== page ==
This was the first influential folk-rock song. All of the characteristics of that genre are present, including chorus harmonies, a rock rhythm section and lots of thought-provoking lyrics.
Sure, anyone can strike up a hit with Bob Dylan as your songwriter and The Wrecking Crew as your band, but The Byrds quickly proved their mettle with songs they wrote (and played on) like "Eight Miles High
" and "So You Want To Be A Rock 'N' Roll Star
." They entered the Rock and Roll Hall of Fame in 1991.
The Byrds recorded this under a one-single deal with Columbia Records that Miles Davis helped secure. Davis, who was signed to Columbia, knew a friend of the band's manager, and as a favor called Columbia boss Goddard Lieberson to ask for the deal. Davis made that case that it was the kind of music young people were listening to.
The Byrds never met Davis, but they did cover his song "Milestones."
This song is discussed in the 1995 movie Dangerous Minds
, where the characters talk about the underlying drug references this song might entail. Example: "Mr. Tambourine Man"=Drug Dealer; "Play a song for me"=give me a joint. The basis for this theory was that music was heavily censored at that time, so musicians would share their feelings about drugs and unallowed subject material through coded songs.
Kristy - La Porte City, IA
While many interpreted the song as a thinly veiled drug record, McGuinn had other ideas. Having joined the Eastern cult religion Subud just 10 days prior to entering the studio, he saw the song as "a prayer of submission." McGuinn told The Byrds' biographer, Johnny Rogan, in 1997: "Underneath the lyrics to 'Mr. Tambourine Man,' regardless of what Dylan meant, I was turning it into a prayer. I was singing to God and I was saying that God was the Tambourine Man and I was saying to him, 'Hey God, take me for a trip and I'll follow you.'"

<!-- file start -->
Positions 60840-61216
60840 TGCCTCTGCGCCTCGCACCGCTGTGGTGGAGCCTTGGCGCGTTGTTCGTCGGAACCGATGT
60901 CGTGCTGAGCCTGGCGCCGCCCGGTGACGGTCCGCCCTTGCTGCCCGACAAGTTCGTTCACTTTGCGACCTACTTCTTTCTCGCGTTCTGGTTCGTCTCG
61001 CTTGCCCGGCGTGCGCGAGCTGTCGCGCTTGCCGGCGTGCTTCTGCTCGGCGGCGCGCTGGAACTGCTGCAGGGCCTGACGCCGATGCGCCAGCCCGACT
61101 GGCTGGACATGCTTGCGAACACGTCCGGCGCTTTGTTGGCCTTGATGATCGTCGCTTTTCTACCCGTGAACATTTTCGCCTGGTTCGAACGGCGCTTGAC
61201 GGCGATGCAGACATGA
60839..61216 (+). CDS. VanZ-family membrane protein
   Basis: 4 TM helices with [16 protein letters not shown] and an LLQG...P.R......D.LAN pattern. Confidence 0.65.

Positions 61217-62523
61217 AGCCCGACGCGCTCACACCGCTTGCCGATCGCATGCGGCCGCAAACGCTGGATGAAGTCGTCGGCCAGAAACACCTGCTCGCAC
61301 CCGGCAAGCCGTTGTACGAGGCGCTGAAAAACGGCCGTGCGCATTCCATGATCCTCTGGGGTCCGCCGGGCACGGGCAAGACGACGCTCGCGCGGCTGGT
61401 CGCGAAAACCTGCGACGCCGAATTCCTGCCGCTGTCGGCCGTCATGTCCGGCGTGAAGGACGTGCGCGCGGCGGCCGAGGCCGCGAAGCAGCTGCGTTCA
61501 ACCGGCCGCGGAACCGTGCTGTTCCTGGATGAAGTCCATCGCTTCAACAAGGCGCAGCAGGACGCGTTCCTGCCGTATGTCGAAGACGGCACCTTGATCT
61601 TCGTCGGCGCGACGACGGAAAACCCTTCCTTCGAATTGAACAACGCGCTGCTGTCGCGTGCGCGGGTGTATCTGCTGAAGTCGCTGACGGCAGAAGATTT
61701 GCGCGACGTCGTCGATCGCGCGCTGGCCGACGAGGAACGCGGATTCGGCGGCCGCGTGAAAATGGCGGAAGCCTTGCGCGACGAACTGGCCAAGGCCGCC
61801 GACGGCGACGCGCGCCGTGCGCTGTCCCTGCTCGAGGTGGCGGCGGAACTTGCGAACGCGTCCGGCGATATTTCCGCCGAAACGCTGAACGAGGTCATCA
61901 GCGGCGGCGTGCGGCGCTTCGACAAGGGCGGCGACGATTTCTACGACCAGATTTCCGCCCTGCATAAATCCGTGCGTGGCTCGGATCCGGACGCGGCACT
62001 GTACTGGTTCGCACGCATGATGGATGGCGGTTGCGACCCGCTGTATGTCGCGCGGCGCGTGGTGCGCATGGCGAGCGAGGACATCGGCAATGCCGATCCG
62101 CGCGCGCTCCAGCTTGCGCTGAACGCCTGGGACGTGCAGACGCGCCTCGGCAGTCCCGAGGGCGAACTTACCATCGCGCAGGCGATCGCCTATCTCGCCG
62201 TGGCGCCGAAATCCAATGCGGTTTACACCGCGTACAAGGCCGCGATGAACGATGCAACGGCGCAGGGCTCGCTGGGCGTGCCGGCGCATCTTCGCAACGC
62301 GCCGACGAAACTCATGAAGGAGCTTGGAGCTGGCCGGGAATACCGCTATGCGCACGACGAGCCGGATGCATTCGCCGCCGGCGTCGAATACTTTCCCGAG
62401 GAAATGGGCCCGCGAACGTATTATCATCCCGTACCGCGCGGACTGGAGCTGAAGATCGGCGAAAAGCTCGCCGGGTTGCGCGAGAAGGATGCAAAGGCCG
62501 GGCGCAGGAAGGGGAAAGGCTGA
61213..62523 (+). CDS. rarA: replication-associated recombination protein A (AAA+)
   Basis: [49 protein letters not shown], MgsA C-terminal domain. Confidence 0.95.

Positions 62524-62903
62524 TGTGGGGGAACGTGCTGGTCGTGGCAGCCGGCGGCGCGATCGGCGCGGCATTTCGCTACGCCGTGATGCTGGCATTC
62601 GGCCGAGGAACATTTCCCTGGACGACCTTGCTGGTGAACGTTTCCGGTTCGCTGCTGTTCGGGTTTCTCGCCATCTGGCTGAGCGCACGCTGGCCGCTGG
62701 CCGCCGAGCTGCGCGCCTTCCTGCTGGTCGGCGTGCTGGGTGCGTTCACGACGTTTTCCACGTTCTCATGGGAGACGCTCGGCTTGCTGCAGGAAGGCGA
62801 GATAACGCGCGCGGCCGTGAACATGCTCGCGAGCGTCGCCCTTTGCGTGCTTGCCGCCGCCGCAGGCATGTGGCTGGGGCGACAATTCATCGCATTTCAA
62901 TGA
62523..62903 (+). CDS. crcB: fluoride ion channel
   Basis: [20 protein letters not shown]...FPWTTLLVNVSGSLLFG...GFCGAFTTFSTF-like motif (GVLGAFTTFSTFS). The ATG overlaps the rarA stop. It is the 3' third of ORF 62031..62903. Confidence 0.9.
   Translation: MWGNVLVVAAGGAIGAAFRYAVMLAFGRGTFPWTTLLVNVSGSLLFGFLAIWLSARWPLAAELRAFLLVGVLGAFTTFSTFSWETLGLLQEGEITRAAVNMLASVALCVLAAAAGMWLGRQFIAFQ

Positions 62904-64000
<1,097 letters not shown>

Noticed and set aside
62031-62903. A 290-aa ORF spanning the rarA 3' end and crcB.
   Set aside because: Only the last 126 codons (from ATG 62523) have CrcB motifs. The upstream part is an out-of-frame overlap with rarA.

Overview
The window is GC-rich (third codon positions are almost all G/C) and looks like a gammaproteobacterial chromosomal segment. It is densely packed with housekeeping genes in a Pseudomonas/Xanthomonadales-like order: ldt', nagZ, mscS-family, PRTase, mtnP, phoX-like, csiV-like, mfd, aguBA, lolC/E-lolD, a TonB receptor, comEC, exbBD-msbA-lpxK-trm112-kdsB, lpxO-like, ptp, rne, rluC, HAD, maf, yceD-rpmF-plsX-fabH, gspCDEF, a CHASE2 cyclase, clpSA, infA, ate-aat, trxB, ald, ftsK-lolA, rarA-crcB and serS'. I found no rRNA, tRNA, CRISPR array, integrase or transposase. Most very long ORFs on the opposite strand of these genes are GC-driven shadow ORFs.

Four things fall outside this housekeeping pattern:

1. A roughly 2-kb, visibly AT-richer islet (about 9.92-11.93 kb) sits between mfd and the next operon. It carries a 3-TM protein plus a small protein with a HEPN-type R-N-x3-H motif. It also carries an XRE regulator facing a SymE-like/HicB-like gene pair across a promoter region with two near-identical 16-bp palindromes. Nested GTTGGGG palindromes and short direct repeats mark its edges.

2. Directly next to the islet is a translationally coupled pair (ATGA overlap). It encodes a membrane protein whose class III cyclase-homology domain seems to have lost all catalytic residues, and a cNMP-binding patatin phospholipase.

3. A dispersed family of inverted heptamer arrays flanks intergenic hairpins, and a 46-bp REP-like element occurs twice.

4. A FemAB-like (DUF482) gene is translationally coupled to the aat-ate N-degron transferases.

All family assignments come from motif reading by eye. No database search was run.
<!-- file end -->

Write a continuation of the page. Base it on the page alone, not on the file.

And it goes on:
He put it this way in 1971 when he spoke with Record Mirror: "To me the 'Tambourine Man' was Allah, the eternal life force – it was almost an Islamic concept."
Chris Hillman admitted to Mojo that he's never been a fan of The Byrds' version. "Even though it opened the floodgates, I never liked that track," he said. "I loved the song, but I never liked the track - it was too slick. I always wonder what would have happened if we cut it ourselves. But in a business sense Columbia were hedging their bets, because we were a pretty crude sounding band then."
Bob Dylan didn't make it to Woodstock, but four of his songs did, including "Mr. Tambourine Man," which Melanie included in her set on the first day. Joan Baez and The Band both did "I Shall Be Released
," and Joe Cocker sang two Dylan songs: "Just Like A Woman
" and "Dear Landlord
Roger McGuinn admitted to Uncut magazine he was petrified going into the studio to record "Mr. Tambourine Man." "I was playing with the big boys, the Wrecking Crew. I was so nervous that Hal Blaine kept saying to me, 'Settle down kid. Why don't you go out and have a couple of beers?'"
There is lots of tambourine on this track, but none on Dylan's orignial. His arrangement is just voice, guitars and harmonica.
In the 1997 movie Austin Powers: International Man of Mystery
, Austin Powers (Mike Myers) attempts to play the CD of this album on a record player.
Ethan - Ridgely, MD